iv) Aluminum foil *Opportunities for buying these materials in bulk with other kitchen users will be worked out through the Kitchen Manager. Note: There will be an equipment list at each workstation to keep track of materials you are taking and must return. g) Do not store anything on the kitchen floor. h) TPSSCK is not responsible for any equipment, food, clothing, etc. left out in the kitchen. i) Do not store anything in storage space, unless you have already made arrangements with the Kitchen Manager j) Do not store anything in shared equipment (such as mixing bowls, pots etc.) k) If equipment is improperly stored, TPSSCK staff can move the items and/or discard them. l) All food stored in refrigerators must be clearly labeled and dated, otherwise they will be discarded. TPSSCK has different personal storage options available for regular kitchen users who would like to keep materials at the kitchen. Should proper reservations, labeling and cleaning be inadequate, users lose their privilege to reserve space. Rates are as follows: • Rental per Shelf – dry storage: $8 per month • Rental per Shelf –refrigerated storage: $15 per month • Rental per Shelf – frozen storage: $20 per month 5) Cleaning Procedures: Users of the TPSSCK facilities are expected to follow all proper sanitation requirements as well as keep the kitchen in a clean and professional state. Users are expected to properly clean and sanitize before leaving the kitchen at the end of their shift. The following is an overview of lessons from the ServSafe Manager Course and Kitchen Food Safety and Sanitation Orientation. If something is ever unclear, refer to labels and signage throughout the kitchen and check with the Kitchen Manager. If the Kitchen Manager is not on-site call the on-call number. Note: Any fines incurred by TPSSCK as a direct result of a user or user’s employee failing to abide by these policies will be charged to the user. a) Thoroughly understand all procedures that were outlined during the Kitchen Safety and Sanitation Orientation. Always ask the Kitchen Manager for clarification if you are unsure! b) Be responsible for your actions! c) Wipe up spills right away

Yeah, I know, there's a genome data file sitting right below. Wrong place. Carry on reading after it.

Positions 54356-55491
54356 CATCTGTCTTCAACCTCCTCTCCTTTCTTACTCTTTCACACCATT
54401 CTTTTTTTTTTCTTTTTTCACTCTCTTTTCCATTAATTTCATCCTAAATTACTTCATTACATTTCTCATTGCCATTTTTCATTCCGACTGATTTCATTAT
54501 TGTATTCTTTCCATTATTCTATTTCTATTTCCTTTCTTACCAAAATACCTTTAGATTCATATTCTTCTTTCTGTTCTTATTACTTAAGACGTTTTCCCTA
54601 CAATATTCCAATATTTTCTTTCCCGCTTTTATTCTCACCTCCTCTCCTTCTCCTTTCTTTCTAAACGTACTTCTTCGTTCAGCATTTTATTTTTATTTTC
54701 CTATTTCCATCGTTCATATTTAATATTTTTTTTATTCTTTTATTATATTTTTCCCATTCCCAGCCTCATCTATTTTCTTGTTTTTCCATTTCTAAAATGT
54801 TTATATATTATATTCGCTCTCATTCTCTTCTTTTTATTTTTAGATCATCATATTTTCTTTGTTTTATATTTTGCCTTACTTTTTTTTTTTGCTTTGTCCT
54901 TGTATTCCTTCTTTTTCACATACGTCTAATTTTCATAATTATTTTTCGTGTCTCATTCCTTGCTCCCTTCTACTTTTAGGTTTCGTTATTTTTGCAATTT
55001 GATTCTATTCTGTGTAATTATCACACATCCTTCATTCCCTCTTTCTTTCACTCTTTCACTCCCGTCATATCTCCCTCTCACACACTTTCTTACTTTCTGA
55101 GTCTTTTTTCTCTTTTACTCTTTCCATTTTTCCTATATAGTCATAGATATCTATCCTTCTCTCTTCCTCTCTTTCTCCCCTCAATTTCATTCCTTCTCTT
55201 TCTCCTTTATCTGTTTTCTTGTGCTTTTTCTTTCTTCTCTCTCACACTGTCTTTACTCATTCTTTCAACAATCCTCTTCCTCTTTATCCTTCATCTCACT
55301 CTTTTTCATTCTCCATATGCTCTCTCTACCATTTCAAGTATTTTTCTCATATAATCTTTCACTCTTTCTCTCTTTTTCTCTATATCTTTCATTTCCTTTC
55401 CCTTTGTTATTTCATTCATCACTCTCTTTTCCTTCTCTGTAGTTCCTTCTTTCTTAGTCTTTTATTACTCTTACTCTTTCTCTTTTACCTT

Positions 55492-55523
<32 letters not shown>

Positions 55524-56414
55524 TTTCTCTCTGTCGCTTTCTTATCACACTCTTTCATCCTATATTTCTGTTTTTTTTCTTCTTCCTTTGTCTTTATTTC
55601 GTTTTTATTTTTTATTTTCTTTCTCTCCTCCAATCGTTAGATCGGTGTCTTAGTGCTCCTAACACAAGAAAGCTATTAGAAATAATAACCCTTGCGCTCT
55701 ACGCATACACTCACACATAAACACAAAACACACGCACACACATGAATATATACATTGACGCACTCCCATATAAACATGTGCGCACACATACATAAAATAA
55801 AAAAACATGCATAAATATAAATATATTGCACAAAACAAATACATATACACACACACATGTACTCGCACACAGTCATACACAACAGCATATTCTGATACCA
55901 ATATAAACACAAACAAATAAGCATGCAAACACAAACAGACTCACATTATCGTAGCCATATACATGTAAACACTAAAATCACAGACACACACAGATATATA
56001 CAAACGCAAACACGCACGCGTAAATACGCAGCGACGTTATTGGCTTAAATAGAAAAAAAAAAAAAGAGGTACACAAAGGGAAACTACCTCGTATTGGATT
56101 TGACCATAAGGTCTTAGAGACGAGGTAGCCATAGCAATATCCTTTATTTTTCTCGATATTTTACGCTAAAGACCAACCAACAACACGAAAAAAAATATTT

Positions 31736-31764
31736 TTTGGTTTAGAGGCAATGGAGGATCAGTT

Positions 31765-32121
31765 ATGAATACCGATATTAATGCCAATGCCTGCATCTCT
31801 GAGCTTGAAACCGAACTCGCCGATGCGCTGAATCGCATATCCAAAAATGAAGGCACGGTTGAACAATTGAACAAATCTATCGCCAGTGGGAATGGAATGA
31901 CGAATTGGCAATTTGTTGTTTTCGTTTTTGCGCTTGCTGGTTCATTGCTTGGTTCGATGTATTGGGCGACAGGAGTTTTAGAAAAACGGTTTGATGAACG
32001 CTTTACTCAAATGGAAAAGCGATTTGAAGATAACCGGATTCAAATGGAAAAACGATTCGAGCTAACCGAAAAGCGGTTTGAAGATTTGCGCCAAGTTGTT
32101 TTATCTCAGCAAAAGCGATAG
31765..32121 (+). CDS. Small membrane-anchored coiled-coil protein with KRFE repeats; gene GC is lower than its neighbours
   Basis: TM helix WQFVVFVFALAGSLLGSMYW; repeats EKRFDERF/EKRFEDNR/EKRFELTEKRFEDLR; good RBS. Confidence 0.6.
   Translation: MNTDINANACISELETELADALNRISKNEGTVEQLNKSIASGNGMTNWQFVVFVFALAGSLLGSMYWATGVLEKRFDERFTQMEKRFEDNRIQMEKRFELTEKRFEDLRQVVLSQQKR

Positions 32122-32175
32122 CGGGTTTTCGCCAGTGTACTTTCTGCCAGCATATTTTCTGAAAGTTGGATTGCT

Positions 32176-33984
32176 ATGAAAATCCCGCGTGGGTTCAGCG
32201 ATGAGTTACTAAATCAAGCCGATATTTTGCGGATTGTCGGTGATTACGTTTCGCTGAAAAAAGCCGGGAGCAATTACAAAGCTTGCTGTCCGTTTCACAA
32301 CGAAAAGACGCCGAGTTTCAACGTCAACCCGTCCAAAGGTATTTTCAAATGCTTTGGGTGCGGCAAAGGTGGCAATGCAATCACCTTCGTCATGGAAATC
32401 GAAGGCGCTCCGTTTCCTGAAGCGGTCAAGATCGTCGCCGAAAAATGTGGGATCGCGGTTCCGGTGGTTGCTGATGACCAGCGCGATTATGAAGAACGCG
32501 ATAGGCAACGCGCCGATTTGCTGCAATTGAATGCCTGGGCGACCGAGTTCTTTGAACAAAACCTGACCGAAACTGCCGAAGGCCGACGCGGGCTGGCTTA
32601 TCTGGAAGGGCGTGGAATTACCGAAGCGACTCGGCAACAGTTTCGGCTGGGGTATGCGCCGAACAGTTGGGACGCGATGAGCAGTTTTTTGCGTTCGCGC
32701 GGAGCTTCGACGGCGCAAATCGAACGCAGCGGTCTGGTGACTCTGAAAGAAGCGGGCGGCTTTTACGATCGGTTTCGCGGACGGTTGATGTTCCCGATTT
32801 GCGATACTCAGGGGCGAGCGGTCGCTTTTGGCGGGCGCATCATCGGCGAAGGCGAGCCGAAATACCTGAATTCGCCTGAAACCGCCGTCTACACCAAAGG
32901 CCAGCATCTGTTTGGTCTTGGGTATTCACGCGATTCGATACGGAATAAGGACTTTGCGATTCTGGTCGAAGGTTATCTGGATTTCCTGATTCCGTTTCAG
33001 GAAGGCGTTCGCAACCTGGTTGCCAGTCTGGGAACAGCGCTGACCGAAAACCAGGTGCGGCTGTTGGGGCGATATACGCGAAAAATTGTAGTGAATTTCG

d) Do not share equipment with anyone preparing another food before cleaning it first e) Clean and sanitize all shared use equipment to it’s proper place when finished f) Do not take any shared equipment home or put it in private storage g) Keep cleaning tools and chemicals in their designated area away from food prep areas i) Clean tools before storing ii) Use the utility sink for filling buckets and washing cleaning tools iii) Use the floor drain for dumping dirty water iv) Hang mops and brooms on hooks to air dry v) Clean and Rinse buckets and allow them to air dry over night h) Follow manufacturer instructions on use and storage of cleaning chemicals i) Follow manufacturer instructions for “clean-in-place” equipment j) Follow the following instructions for cleaning and sanitizing: i) Site specific sanitizer instructions ii) How to make sanitizer solution